The strict measures of social isolation and paralysis of activity imposed in April had a devastating impact on the retail sector, which suffered major setbacks in all categories except internet shopping. However, as the restrictions are relaxed, the sector will be revived, as the available high-frequency indicators are beginning to show.
Retail sales again recorded a sharp decline in April (11.7% vs 11.1%), driven down to an all-time low. By items, the rise in online sales stands out, showing a significant increase (10.9% vs. 0.7%), pointing to a change in the pattern of consumer behaviour. This could, in part, be consolidated in the medium term, although it is too early to draw conclusions. The rest of the items recorded sharp falls, although of lesser intensity than in March. The exception here was foodstuffs, which declined in April after two very significant increases due to “supply.”
There are significant differences in retail sales by country. Germany stands out positively, (-5.3% vs -4.0%), while in Spain (-19.4% vs -14.6%) and, above all, in France, (-20.0% vs -15.8%), the collapse is a warning of the magnitude of the recession in Q2’20. Eurostat has not published data for Italy since February, possibly due to the difficulty in obtaining the figures in the current situation. Refinitiv flags that retail sales could have fallen by more than 19% in March (no data for April).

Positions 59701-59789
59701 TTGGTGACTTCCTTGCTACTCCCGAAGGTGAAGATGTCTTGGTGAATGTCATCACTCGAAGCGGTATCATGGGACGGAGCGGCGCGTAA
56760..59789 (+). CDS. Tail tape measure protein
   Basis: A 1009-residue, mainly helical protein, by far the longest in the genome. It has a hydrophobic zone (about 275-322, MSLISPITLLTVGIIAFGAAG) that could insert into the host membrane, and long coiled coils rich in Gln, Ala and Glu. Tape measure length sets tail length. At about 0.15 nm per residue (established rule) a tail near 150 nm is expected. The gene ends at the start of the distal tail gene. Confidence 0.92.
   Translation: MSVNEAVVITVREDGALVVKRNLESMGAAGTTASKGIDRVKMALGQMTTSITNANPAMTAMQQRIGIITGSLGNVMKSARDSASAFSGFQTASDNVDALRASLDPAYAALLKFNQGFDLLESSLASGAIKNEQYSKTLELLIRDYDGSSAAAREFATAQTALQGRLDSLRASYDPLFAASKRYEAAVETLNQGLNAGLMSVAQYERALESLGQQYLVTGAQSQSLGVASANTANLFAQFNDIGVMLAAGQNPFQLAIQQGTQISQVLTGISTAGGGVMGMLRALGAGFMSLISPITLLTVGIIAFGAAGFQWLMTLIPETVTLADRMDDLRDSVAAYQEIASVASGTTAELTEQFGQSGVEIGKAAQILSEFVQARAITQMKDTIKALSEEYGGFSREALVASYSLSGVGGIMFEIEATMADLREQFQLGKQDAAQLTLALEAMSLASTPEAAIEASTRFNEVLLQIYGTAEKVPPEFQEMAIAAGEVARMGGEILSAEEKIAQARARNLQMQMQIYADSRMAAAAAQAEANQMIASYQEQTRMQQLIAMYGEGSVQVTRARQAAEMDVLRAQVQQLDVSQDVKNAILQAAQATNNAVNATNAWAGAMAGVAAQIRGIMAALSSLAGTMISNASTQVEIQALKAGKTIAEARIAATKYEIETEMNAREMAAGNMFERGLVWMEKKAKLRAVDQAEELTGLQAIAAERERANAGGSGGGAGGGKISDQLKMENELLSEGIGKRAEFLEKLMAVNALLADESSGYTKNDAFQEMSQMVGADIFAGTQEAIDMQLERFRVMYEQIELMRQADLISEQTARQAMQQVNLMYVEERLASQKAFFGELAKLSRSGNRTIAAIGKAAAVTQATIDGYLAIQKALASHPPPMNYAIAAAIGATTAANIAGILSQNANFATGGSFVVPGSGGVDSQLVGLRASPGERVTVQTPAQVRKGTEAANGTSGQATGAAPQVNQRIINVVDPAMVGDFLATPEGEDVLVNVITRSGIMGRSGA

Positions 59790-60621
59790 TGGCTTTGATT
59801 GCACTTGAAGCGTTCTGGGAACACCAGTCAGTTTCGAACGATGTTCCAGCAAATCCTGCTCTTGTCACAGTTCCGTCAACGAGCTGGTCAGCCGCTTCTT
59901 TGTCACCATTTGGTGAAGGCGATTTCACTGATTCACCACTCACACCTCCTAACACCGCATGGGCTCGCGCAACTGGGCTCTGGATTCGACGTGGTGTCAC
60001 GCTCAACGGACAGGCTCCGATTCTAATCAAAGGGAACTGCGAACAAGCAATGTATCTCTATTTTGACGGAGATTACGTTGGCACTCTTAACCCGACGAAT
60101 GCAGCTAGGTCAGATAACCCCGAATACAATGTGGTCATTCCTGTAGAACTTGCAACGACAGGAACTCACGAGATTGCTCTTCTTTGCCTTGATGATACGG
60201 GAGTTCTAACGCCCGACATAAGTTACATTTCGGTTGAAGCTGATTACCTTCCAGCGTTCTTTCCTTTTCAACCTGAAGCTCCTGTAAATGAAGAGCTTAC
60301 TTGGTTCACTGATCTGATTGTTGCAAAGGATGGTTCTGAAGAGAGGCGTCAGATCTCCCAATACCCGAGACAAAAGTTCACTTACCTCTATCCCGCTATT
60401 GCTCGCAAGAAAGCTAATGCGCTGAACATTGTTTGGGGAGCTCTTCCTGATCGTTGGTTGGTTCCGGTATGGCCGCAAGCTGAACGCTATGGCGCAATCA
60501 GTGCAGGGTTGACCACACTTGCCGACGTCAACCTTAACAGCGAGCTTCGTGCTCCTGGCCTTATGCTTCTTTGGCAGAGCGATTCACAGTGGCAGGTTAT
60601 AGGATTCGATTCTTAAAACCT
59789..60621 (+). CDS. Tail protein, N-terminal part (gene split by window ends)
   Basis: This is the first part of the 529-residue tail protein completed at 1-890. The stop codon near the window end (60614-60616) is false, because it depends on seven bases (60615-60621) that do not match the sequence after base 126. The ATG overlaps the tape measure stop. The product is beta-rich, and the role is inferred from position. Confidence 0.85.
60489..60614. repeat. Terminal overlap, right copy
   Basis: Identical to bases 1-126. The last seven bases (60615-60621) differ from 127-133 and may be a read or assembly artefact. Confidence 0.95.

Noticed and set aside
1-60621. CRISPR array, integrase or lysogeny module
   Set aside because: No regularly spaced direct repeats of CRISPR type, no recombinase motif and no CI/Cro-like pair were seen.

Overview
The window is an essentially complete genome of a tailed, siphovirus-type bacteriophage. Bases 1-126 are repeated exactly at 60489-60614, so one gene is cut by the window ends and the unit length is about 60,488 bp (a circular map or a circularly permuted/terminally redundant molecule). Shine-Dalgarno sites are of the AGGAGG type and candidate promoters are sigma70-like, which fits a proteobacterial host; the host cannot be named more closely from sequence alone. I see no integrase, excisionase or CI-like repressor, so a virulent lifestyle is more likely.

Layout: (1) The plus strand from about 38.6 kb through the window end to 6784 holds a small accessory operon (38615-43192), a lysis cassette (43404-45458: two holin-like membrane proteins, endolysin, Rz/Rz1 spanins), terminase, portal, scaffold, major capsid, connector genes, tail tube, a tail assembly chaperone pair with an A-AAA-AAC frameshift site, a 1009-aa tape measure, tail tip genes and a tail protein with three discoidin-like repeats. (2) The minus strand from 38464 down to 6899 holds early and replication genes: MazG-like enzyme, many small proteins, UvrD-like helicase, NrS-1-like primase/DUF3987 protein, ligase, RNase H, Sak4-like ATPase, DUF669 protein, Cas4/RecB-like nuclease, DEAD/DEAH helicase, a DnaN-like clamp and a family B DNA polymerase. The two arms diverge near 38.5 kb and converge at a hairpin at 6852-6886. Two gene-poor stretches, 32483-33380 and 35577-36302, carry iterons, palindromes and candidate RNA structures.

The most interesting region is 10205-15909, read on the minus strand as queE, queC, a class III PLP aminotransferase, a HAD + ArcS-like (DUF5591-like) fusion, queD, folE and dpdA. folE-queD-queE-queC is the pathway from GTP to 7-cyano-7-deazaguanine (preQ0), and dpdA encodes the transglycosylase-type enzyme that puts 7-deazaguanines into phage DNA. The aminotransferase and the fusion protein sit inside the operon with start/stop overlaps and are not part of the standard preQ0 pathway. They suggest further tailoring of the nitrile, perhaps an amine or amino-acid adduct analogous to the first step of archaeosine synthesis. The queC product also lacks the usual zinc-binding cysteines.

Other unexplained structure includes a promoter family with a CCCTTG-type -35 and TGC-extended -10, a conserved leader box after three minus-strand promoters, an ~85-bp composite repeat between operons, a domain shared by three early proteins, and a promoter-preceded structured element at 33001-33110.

The severity and extent of the isolation and lockdown measures imposed in April anticipated that it would be the worst month in terms of economic indicators. The most important thing now is to analyze how the gradual lifting of the restrictions is affecting the activity indicators. In the case of consumption, the available high-frequency data show encouraging signs, although they do make visible how far pre-crisis levels still remain. For example in Germany, the strong recovery in restaurant reservations since mid-May (almost 70% compared with the lows recorded in April) is striking, although most other spending categories show a weaker revival. France’s statistics institute points out that, according to data up to 17 May, it could be anticipated that household spending is 6% lower than what would be “normal” for those dates. This is a substantial improvement over the April data, which showed that up to the 23rd of that month, household spending was 30% lower than “normal”.
So everything points to the fact that the worst of the crisis was recorded in April and that recovery is already underway. However, it is still at a very early stage and is very slow. It is starting from exceptionally low levels and everything depends on the advance of the epidemic not forcing a “reversal” in some of the measures to lift restrictions.